I thank SGT Curtis E. Waldrop for his service and time spent fighting against the Nazi menace. As a veteran myself, he is my brother, but I am not able to stand in the shadow of those who fought in that war.

For me, this whole thing was what it is all about. I found a real thing, that belonged to a real person and went hunting for the story, and in the end, added to it myself. The camera did not find it’s way to a dump for an ignominious end, but instead it lives on. I’m rather certain that Sgt. Waldrop’s family remembers him, but now so will I, he has taken a step towards immortality.

Brandon Bledsoe

Analog Savage

1.https://www.newspapers.com/image/?spot=3611596&fcfToken=754c746a666c474c4f4a4a6631593551333148366463333566456d70506543337a4a66336e5050726a6f6659745a7a7939524656786277754c67723243747478

2.http://www.texasmilitaryforcesmuseum.org/36division/archives/france/hyman4

3.http://www.cameramanuals.org/zeiss_ikon/zeiss_ikon_nettar_02.pdf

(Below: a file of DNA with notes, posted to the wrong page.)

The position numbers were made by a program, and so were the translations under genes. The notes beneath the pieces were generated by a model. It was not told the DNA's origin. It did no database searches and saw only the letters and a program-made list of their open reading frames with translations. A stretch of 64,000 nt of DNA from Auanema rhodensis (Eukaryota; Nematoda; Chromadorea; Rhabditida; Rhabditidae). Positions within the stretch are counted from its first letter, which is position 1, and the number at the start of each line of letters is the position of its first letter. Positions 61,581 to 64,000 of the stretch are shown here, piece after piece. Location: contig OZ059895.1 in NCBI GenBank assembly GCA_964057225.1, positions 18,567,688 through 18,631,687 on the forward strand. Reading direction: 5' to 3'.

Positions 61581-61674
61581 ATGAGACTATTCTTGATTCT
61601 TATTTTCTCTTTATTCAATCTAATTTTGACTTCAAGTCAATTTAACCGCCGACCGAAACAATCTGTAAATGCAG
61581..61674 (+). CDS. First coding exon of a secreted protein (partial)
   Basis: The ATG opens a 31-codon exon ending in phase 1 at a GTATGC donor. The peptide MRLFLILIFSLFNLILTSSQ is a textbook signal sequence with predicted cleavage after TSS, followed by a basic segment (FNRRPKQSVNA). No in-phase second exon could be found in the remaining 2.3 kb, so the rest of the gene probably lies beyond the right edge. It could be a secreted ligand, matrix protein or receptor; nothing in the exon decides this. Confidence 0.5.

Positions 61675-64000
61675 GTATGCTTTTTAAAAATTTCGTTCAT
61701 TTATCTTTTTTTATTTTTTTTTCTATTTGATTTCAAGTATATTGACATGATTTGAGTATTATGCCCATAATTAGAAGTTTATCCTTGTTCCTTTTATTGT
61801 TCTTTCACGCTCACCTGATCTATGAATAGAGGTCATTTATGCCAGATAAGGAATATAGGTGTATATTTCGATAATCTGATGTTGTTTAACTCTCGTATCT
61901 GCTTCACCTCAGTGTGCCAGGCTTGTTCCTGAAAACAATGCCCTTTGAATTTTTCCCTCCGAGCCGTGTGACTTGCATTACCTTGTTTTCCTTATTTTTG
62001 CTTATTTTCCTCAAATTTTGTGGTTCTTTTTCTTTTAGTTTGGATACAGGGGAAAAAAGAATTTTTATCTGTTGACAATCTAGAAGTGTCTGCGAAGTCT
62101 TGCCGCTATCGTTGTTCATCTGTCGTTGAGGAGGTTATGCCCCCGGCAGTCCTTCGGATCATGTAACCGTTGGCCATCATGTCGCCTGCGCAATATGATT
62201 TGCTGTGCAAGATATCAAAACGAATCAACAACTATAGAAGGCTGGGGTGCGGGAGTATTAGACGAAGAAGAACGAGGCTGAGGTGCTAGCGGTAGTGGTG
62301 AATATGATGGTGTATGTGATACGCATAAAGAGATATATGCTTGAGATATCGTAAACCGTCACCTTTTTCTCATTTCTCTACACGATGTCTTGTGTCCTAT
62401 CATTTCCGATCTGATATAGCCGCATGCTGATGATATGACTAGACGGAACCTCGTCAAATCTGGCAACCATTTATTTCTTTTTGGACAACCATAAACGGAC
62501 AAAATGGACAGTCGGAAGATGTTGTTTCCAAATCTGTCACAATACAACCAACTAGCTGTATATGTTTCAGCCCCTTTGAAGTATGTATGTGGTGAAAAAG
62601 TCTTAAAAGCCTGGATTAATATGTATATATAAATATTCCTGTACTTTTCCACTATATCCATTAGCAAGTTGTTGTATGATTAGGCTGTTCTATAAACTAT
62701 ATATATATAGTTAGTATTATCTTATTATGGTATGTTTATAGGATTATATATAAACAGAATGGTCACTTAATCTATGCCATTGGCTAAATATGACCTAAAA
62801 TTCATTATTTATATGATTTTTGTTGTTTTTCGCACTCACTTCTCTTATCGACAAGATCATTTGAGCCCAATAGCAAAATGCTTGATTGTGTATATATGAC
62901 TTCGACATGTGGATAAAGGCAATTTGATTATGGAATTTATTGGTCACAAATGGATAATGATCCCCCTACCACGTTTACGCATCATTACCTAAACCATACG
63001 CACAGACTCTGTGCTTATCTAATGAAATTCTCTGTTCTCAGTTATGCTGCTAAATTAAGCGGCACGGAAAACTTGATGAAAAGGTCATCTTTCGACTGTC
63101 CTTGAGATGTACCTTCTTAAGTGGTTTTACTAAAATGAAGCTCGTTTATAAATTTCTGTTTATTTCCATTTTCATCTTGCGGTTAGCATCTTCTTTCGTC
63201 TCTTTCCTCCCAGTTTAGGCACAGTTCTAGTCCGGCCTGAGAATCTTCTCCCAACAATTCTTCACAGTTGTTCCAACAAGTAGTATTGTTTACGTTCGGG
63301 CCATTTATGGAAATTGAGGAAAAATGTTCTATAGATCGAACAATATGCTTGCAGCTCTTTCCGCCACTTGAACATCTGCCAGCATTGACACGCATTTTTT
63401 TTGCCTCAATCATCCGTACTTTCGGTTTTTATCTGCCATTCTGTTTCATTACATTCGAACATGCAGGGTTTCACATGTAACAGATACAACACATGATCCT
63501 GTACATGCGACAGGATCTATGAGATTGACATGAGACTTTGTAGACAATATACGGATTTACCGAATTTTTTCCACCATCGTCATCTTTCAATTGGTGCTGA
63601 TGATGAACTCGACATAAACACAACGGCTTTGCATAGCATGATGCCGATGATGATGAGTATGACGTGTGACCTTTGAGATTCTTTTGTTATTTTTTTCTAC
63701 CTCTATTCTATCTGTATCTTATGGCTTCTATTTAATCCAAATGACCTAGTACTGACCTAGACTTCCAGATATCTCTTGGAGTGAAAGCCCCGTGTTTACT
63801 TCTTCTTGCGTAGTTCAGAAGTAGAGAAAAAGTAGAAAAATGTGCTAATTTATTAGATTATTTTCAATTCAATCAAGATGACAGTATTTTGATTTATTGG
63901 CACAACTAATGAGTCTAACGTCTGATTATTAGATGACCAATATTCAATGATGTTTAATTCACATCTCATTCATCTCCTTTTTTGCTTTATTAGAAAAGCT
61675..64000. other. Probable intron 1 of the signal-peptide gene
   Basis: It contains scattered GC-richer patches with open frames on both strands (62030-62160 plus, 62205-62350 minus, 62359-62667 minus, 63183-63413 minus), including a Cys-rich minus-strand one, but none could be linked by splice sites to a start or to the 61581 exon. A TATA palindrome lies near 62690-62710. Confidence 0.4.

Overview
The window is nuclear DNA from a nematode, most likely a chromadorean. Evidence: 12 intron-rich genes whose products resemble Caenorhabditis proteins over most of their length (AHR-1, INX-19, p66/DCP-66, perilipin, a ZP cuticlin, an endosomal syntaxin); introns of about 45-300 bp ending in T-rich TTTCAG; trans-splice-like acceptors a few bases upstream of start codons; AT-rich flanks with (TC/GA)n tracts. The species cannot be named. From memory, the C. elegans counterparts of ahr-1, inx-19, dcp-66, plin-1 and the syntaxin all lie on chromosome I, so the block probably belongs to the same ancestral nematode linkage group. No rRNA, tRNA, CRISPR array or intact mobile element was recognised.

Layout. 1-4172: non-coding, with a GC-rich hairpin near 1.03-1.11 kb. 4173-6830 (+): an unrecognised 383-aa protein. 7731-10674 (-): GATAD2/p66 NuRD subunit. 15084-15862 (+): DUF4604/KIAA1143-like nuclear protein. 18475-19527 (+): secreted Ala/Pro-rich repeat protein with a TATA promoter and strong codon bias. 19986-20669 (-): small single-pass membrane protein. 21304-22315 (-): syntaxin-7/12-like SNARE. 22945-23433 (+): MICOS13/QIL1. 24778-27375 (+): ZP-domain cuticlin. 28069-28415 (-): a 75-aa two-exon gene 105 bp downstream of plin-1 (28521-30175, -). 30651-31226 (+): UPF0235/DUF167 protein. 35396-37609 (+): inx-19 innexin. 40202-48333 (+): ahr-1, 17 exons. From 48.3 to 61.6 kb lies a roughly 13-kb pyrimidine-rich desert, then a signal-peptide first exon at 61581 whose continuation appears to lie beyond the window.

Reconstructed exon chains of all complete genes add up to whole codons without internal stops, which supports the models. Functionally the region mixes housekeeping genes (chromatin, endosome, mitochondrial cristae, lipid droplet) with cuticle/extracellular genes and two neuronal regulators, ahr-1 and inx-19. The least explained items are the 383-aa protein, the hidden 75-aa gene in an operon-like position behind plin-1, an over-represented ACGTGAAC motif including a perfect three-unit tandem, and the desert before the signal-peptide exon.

4.http://camerapedia.wikia.com/wiki/Zeiss_Ikon_Nettar

5. http://camera-wiki.org/wiki/Ansco

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Stamp Collecting: My Story

This is a very big first for this blog and I, we have our first request for a post. A reader asked if I would tell how I became involved in stamp collecting. I thought that was a very fine question, as it allowed me to talk about one of my favorite subjects…me. Just kidding, I love to talk stamps.

First off, what is a stamp? Well, as best as I can put it, a stamp is something which marks the monetary requirement of something as having been met. It means to us, something with which to send mail, and can be used to ensure that a tax on some commodity has been paid. If you are, or know a smoker, look at a pack of cigarettes. If the bottom portion of the cellophane is still there, most likely you will find a tax stamp present. Fortunately for our lungs, our subject at hand is postage stamps. There was a time when you could send mail without the use of a stamp, but the recipient would have to pay to receive it. This was terrible. It was the collect call of the day except that should the recipient refuse to collect their mail for any reason, then the service had already made the effort of physically moving the mailed object. The London Penny Post of 1680, moving mail around London eliminated the basic flaw, collect the money before hand, and prove that it was done by physically stamping the piece of mail. Voila! I will not make a huge history of stamps here, after all this is about my history with them.